The Tragic Story Of Ellen Pompeo's Heartbreaking Loss

Ellen Pompeo strives to provide her children with the best early life experience she can. The "Grey's Anatomy" star is a family gal through and through, placing a ton of importance on spending quality time with her husband, Chris Ivery, and their three kids. In fact, her perfect Friday night involves "cuddling with my babies. And then maybe some other things after that that I won't mention," she said on The Hollywood's Reporter's "Finish that Sentence."

After being together for about four years, Pompeo married Ivery, a music executive, at City Hall in New York 2007, People reported at the time. The couple expanded their family in 2009, when they welcomed their first child, daughter Stella Luna, according to Us Weekly. Pompeo and Ivery went on to add another daughter, Sienna May, and a son, Eli Christopher, to the brood in 2014 and 2016, respectively.

For Pompeo, raising children who can stand up for themselves is her No. 1 priority, especially when it comes to her daughters. "Whether it's your own body or your own experience, or you see someone else doing something to someone else, speak up do not be silent ... I wish someone had told me that when I was young," she reminds Stella and Sienna, Pompeo told InStyle in a 2018 interview. Being the best mother she can be is particularly important for Pompeo because she experienced a traumatic loss when she was a pre-schooler, an event that led to a less than optimal childhood.

Ellen Pompeo's mother overdosed when she was 4

The first experience Ellen Pompeo remembers set the stage for a hard childhood. "The first memory of my life is seeing my mother dead," Ellen told Dax Shepard on his "Armchair Expert" podcast in August 2020. Her mother, Kathleen Pompeo, died from an accidental painkiller overdose when she was 39. Ellen was only 4. "My life started out with tragedy," Ellen told Good Housekeeping in 2016. Kathleen became addicted to prescription drugs after she was hit by a drunken driver at the age of 16, Ellen explained. Kathleen's injuries were so severe that she had to spend nearly a year in the hospital. 

To manage her pain, Kathleen was administered morphine for a lengthy period of time. Kathleen recovered, but continued to suffer from chronic pain, which Ellen says led to a lifelong habit of using painkillers. Ellen was too young to understand the complexities that led to her mother's addiction. Unable to relate to her mother's pain, Ellen mainly resented her for leaving her motherless. "I definitely, when I was a teenager, was super angry at her for leaving. Not understanding addiction, not understanding pain, not understanding any of that, just coming from a completely ignorant place. Just anger," she told Shepard.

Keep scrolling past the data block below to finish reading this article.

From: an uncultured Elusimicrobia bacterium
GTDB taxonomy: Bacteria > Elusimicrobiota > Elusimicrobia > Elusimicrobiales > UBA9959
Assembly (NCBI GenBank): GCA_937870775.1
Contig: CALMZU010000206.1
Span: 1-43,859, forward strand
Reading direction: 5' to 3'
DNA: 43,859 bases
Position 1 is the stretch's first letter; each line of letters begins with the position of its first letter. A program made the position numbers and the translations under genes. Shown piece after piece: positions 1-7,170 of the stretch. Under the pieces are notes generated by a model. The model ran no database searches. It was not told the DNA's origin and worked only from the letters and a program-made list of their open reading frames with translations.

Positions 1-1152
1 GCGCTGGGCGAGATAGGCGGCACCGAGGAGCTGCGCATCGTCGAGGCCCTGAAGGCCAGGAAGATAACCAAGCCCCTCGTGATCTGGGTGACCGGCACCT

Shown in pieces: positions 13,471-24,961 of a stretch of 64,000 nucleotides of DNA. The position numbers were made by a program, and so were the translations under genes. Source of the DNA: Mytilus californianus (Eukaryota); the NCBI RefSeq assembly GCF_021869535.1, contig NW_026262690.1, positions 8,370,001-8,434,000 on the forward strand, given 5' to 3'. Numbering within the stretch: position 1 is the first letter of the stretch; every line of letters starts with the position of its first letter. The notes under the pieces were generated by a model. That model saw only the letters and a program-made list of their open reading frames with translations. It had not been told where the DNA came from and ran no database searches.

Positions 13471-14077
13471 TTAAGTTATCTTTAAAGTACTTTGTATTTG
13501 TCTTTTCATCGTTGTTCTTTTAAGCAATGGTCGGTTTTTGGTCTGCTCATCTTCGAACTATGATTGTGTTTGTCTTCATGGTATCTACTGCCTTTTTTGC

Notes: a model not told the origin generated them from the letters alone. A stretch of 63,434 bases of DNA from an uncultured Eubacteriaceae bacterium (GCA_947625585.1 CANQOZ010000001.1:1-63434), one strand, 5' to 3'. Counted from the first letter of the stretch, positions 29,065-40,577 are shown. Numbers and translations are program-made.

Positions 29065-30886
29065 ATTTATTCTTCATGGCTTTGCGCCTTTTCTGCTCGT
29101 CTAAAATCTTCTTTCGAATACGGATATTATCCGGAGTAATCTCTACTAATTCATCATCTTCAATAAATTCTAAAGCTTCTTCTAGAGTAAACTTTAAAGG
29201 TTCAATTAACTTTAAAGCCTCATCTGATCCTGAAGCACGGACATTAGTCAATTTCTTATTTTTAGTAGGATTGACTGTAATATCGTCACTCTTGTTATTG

Ellen's memories from childhood are generally negative. "I was quite sad as a child ... I definitely had a sad childhood," she told CBS Sunday Morning in March 2021, adding that losing her mother at a young age shaped her "entire existence."

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Ellen Pompeo's experience made her value family

After growing up, Ellen Pompeo learned to sympathize with her mother. Ellen was raised Catholic in an Italian-Irish household where Kathleen Pompeo's death was treated as taboo, she said on the "Armchair Expert" podcast. As such, her family never talked about Kathleen, making it difficult for Ellen to understand what led to her early death. "I didn't grow up hearing stories about her or hearing her name," she detailed. Now, Ellen understands that her mother suffered largely in silence. "Once you get older, you understand, oh, there was actually no help for addiction because no one talked about addiction, so she probably had zero help," she told host Dax Shepard.

But growing up without Kathleen had lasting effects on Ellen. "I was pathetically insecure. I didn't have a mother to tell me how amazing I was," Ellen told Good Housekeeping in 2016. Given her formative experience, Ellen has made an effort to create a stable life for her three children. "I didn't grow up with a particularly happy childhood. So the idea that I have this great husband and these three beautiful children [and] a happy home life was really something I needed to complete, to close the hole in my heart," Ellen told the "Jemele Hill is Unbothered" podcast in August 2020 (via Us Weekly). Ellen was determined to be a great mother, even if achieving it hampered her work. "For me, personally, a healthy home life was more important than career."